U.S. House, Texas District 2 General Election, 2002
Party Candidate Vote % Votes
     Democratic Green check mark transparent.pngJim Turner incumbent 60.8% 85,492
     Republican Van Brookshire 38.2% 53,656
     Libertarian Peter Beach 1% 1,353
Total Votes 140,501

2000
On November 7, 2000, Jim Turner won re-election to the United States House. He defeated Gary Lyndon Dye (L) in the general election.[8]

U.S. House, Texas District 2 General Election, 2000
Party Candidate Vote % Votes
     Democratic Green check mark transparent.pngJim Turner incumbent 91.1% 162,891
     Libertarian Gary Lyndon Dye 8.9% 15,939
Total Votes 178,830

1998
On November 3, 1998, Jim Turner won re-election to the United States House. He defeated Brian Babin (R) and Wendell Drye (L) in the general election.[9]

U.S. House, Texas District 2 General Election, 1998
Party Candidate Vote % Votes
     Democratic Green check mark transparent.pngJim Turner incumbent 58.4% 81,556
     Republican Brian Babin 40.8% 56,891
     Libertarian Wendell Drye 0.8% 1,142
Total Votes 139,589

1996
On November 5, 1996, Jim Turner won election to the United States House. He defeated Brian Babin (R), Henry McCullough (I), David Constant (L) and Gary Hardy (Natural Law) in the general election.[10]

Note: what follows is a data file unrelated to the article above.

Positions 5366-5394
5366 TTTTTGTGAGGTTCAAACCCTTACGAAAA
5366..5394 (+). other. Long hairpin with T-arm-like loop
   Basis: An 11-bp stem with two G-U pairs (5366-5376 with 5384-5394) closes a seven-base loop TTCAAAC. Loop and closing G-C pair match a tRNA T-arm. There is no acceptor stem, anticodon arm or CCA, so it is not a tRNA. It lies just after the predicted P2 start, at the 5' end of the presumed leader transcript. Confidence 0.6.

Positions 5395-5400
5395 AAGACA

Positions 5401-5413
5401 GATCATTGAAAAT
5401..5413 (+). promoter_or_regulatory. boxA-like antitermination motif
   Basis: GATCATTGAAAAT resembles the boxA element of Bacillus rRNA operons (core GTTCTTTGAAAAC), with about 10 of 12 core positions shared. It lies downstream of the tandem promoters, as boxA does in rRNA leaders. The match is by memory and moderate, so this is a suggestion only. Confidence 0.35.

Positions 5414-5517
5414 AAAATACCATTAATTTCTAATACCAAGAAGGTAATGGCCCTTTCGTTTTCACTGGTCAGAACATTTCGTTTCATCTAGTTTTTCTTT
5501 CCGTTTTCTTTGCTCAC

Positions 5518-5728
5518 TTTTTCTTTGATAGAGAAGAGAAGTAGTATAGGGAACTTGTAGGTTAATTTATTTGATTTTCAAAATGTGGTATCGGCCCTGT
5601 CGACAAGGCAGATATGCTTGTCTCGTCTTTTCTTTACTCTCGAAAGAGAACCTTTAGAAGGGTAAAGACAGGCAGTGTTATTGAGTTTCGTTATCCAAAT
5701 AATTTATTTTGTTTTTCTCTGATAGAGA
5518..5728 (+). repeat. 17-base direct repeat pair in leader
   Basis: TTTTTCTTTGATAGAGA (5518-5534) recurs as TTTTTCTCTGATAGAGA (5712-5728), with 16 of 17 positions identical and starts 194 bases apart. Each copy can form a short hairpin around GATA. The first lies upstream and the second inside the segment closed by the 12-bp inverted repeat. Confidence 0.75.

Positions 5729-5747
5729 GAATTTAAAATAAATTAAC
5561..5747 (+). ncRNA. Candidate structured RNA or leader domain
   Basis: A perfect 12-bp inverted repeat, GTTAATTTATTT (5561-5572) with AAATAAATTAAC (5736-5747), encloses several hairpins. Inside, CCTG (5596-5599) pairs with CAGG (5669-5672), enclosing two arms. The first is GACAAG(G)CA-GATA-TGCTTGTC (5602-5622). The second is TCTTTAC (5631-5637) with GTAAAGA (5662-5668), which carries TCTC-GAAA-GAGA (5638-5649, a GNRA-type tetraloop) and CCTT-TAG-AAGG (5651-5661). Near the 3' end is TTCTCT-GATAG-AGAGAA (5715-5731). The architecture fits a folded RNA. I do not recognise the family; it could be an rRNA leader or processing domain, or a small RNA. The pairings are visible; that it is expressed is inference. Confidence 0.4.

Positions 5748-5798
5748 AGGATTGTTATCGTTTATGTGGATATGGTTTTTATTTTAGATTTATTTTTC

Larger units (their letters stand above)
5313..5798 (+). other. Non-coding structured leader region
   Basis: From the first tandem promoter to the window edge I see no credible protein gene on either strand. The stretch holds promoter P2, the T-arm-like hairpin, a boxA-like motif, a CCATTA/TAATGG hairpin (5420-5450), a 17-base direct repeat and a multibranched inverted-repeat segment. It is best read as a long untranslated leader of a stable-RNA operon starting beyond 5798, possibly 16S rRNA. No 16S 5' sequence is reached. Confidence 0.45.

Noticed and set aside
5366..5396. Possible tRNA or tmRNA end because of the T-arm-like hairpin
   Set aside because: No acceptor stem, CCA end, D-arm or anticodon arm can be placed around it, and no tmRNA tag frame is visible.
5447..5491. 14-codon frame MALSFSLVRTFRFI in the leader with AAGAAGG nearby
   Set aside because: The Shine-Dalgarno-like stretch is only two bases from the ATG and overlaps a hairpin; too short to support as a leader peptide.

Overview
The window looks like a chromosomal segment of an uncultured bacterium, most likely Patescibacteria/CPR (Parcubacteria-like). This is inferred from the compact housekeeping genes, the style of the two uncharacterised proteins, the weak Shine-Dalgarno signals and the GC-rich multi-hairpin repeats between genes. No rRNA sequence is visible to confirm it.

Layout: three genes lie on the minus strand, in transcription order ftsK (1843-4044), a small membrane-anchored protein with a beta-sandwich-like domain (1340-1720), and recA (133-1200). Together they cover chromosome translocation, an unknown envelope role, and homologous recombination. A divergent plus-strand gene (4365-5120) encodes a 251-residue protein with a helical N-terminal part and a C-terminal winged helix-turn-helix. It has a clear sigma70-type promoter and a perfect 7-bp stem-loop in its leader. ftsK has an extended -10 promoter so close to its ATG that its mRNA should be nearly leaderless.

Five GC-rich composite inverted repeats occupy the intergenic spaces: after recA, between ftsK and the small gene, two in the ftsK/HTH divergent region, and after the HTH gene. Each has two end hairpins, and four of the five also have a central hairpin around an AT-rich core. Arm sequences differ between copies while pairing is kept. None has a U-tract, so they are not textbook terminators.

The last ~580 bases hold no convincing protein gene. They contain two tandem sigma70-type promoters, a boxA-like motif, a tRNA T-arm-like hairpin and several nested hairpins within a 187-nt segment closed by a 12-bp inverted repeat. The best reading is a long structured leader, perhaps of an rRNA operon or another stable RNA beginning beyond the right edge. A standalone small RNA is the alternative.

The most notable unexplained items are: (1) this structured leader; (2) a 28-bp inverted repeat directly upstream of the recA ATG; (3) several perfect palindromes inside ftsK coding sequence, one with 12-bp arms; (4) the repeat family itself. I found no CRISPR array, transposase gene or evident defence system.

U.S. House, Texas District 2 General Election, 1996
Party Candidate Vote % Votes
     Democratic Green check mark transparent.pngJim Turner 52.2% 102,908
     Republican Brian Babin 45.6% 89,838
     Independent Henry McCullough 1.2% 2,390
     Libertarian David Constant 0.6% 1,240
     Natural Law Gary Hardy 0.3% 595
Total Votes 196,971

1994
On November 8, 1994, Charles Wilson won re-election to the United States House. He defeated Donna Peterson (R) in the general election.[11]

U.S. House, Texas District 2 General Election, 1994
Party Candidate Vote % Votes
     Democratic Green check mark transparent.pngCharles Wilson incumbent 57% 87,709
     Republican Donna Peterson 43% 66,071
Total Votes 153,780

1992
On November 3, 1992, Charles Wilson won re-election to the United States House. He defeated Donna Peterson (R) in the general election.[12]

U.S. House, Texas District 2 General Election, 1992
Party Candidate Vote % Votes
     Democratic Green check mark transparent.pngCharles Wilson incumbent 56.1% 118,625
     Republican Donna Peterson 43.6% 92,176
     N/A Write-in 0.3% 549
Total Votes 211,350

1990
On November 6, 1990, Charles Wilson won re-election to the United States House. He defeated Donna Peterson (R) in the general election.[13]

U.S. House, Texas District 2 General Election, 1990
Party Candidate Vote % Votes
     Democratic Green check mark transparent.pngCharles Wilson incumbent 55.6% 76,974
     Republican Donna Peterson 44.4% 61,555
Total Votes 138,529

Redistricting

The 2nd Congressional District of Texas, prior to the 2010-2011 redistricting process.
See also: Redistricting in Texas

Texas was redistricted in 2011. The controversial map approved by the Texas Legislature and signed by Gov. Rick Perry has been appealed, and the case has been taken up by the U.S. Supreme Court.[14]

External links

See also

References